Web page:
The “Feel Good” boss – Provides positive feedback, perhaps overly positive, but doesn’t engender confidence. Conflict averse. Sees the world with rose-colored glasses. May give recognition and rewards, but followers are never sure they are on solid ground with the “feel good” boss. Doesn’t spot performance problems. Will throw others under the bus to save his skin.
The Micro-Manager boss – Speaks about accountability and results. Manages down. Is technically competent, but not a strategist or change agent. Often uses a pacesetting and directive style. Misses the big picture. Looks over the shoulder of his people. Doesn’t help people grow and develop.
Unfortunately, these six problem profiles are too prevalent. Each profile results in the disengagement of others and ultimately hurts working climate and results.
The reality is that good bosses matter – a lot! Many studies show that for more than 75 percent of employees, dealing with their immediate boss is the most stressful part of the job. Especially for those at the top, bosses matter as their followers closely watch, magnify and often adopt their approaches. So to get top performance, bosses need to operate in ways that inspire. And bosses, your followers need to know you’ve got their backs. The six problem profiles. These profiles aren’t part of your repertoire – are they?
Every one of us, whether we’re the CEO or an entry level employee, whether we operate our own business or work for an employer, needs a well-defined personal brand. Our personal brand is about bringing our authentic self to work and doing our very best. It’s adopting a personal service provider mindset. And it’s not just for Lady Gaga, Madonna, Shaun White, Kanye West or other celebrities.
There are three reasons for defining our personal brands:
1. To get better results;
2. To distinguish ourselves from the average performers;
3. To give us juice and inspiration;
Here are several ideas for defining your personal brand.
Here’s the reality. In today’s competitive world, if you don’t have a well-defined personal brand, you are a commodity. And being a commodity is not a fun place to be. Do you want to be a rock? Or do you want to be a rock star?
You can’t afford to not have a well-defined personal brand. What next steps can you take to better define and communicate your personal brand?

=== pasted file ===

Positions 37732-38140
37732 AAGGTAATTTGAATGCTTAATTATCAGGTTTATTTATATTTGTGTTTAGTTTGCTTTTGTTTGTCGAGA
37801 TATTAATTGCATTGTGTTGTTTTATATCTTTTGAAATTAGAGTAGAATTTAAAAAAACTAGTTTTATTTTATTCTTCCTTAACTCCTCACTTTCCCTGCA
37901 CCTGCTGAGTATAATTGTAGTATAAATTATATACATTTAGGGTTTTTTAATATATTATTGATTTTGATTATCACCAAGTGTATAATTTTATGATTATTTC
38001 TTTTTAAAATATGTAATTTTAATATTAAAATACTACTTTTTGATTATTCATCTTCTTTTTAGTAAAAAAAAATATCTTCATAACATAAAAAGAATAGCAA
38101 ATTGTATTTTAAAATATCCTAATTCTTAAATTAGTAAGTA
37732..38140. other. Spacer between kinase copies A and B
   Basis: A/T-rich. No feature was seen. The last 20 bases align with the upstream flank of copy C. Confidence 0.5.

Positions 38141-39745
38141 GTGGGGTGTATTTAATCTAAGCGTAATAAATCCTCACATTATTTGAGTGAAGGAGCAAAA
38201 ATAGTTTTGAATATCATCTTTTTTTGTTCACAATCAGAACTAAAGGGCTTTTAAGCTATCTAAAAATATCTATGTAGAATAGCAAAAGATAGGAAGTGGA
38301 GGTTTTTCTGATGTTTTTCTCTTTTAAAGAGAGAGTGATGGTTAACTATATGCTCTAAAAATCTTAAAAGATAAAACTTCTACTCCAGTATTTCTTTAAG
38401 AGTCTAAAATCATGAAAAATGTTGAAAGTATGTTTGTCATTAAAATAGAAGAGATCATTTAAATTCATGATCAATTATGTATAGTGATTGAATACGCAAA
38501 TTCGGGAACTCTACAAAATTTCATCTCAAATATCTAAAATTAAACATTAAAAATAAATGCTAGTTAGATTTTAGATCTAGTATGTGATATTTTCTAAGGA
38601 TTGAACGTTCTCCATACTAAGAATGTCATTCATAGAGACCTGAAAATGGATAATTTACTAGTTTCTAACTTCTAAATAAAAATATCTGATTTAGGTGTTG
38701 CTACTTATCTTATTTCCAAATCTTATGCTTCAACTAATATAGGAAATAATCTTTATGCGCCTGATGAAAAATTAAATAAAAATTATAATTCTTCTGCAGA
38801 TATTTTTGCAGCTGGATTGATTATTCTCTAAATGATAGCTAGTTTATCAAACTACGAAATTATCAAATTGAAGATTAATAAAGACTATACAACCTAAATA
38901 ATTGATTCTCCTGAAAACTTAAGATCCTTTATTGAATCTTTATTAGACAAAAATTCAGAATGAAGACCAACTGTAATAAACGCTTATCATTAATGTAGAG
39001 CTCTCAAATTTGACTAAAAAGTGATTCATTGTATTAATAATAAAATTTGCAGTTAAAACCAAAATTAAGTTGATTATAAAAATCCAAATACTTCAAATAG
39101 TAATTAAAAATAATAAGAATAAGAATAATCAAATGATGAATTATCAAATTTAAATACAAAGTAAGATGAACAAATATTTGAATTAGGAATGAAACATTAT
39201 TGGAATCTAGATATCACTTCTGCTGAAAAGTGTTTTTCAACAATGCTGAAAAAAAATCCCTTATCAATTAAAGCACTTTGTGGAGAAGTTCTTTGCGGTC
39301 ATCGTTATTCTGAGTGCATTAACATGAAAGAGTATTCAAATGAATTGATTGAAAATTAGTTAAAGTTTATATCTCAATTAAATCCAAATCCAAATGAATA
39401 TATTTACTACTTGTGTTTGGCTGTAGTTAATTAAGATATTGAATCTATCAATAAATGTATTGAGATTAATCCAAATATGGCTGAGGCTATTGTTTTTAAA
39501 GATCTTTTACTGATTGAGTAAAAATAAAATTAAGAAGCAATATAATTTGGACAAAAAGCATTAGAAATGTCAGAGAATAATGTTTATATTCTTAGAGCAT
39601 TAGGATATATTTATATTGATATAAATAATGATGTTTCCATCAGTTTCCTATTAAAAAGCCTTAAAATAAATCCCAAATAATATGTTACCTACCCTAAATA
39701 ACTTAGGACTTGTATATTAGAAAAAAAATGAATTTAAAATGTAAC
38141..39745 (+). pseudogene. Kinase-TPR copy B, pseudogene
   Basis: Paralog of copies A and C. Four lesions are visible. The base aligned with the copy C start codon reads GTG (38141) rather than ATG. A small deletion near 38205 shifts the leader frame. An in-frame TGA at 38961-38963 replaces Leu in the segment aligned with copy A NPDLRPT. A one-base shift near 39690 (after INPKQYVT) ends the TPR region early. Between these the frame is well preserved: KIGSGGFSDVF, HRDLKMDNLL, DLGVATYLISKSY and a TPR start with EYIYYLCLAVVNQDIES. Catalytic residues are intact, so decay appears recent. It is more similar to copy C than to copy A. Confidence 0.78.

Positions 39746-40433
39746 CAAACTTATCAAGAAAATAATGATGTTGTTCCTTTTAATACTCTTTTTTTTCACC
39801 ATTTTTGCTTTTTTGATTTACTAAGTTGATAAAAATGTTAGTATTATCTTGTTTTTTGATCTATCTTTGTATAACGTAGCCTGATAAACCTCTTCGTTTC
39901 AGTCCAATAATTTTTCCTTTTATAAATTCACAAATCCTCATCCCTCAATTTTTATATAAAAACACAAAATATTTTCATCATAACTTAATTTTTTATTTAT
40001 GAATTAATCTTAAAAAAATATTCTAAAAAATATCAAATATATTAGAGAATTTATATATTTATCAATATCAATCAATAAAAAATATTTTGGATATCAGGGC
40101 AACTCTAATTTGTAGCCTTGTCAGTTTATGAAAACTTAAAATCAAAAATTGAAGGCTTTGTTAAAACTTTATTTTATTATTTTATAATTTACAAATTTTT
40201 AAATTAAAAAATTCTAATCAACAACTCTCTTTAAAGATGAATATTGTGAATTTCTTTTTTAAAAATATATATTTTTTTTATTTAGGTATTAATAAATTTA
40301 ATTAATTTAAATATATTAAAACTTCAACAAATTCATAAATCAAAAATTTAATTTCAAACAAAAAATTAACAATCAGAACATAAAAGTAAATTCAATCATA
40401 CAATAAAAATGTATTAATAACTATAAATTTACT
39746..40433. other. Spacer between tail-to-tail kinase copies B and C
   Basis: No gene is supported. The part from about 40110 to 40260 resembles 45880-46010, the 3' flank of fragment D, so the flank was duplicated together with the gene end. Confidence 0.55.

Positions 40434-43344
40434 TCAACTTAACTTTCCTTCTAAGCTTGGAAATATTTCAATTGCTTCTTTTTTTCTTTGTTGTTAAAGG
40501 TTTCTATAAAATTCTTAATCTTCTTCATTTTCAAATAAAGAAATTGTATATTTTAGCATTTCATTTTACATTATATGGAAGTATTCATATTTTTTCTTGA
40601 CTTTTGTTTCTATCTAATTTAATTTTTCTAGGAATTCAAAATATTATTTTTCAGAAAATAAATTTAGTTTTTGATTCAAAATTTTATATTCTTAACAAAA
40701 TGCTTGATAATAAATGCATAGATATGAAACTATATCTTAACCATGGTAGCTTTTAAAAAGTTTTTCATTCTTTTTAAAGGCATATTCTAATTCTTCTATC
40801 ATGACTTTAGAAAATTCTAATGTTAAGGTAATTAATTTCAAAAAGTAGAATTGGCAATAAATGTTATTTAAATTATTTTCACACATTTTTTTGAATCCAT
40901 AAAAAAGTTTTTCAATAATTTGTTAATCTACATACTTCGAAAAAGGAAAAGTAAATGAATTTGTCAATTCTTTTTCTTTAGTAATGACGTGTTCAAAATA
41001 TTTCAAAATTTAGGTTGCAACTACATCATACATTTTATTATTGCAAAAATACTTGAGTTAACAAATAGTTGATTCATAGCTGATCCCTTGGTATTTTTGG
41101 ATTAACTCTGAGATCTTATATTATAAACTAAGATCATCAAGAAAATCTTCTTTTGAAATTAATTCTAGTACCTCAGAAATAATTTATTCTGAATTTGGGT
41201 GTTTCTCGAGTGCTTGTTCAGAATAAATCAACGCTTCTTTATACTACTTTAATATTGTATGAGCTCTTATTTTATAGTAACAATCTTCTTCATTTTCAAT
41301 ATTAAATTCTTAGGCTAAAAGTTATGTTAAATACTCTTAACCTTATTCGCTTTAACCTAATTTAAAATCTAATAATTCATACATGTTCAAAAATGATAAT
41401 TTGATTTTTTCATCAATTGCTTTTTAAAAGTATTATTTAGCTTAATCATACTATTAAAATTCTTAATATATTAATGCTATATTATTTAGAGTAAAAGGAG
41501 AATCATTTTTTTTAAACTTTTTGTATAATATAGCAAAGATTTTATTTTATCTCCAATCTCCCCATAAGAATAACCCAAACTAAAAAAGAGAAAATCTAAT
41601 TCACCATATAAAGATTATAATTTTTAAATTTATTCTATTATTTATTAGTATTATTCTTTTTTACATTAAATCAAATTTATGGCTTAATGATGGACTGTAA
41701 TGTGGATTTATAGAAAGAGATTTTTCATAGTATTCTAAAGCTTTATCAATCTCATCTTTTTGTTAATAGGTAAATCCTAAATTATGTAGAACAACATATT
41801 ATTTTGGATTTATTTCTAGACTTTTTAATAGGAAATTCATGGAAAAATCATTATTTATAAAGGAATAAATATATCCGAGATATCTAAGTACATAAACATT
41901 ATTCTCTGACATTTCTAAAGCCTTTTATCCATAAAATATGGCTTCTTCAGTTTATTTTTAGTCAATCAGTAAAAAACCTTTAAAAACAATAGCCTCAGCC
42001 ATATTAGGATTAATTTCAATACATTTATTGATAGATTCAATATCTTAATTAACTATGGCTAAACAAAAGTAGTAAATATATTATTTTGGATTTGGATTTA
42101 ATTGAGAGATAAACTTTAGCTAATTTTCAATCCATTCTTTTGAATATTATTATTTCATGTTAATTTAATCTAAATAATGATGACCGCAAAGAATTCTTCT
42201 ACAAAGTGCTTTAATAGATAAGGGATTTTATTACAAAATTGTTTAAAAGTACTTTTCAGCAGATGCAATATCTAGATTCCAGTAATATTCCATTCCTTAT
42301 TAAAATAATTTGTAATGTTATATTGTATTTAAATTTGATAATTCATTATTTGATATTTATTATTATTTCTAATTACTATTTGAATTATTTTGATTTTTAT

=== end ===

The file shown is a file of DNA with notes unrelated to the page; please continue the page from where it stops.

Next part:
I’ve learned from clients the best team members share common characteristics in both the “skill” and the “will” areas.
A common mistake leaders make when hiring is overemphasizing the need for skill and skill alone. For example, how often have we heard a comment that goes something like this, “Larry is a great engineer and has outstanding technical skills and, therefore, he’ll be a great addition to the team.” The reality is that if we don’t have a good assessment of Larry’s “will” characteristics, in spite of his strong technical skills, he may actually be a liability to the team.
When assessing the “skill” side of the equation, we look for: 1. Technical competence; 2. Results-orientation; 3. Resilience and 4. Emotional intelligence (self-awareness, self-management, social awareness and relationship management skills). And the good news: each of these characteristics can be learned.
The “will” characteristics that make a great team member are trickier to learn. Much of the will characteristics are truly about attitude, and attitude carries the day in team performance. In fact, some say that attitude is everything.
The will characteristics that make an outstanding team member include the use of positive leadership and communication styles. In other words, being able to adapt their approach in a given situation to get on the same frequency as others to accomplish work. Will is also being supportive of others. This is demonstrated by genuinely encouraging others and seeking to build strong, trusting relationships. Finally, high-performing team members recognize that on-going feedback is a key ingredient in the success of individuals and teams. As Ken Blanchard, author of the One Minute Manager series has said, “Feedback is the breakfast of champions.” Outstanding team members seek feedback and share feedback, recognizing they cannot improve if they don’t receive it, both individually and collectively as a team.
Think for a moment about each of the members of your team at work. Do they consistently demonstrate all of the characteristics in both the “Skill” and “Will” buckets? If not, the performance of your team and the motivation of other team members is most likely not what it could be.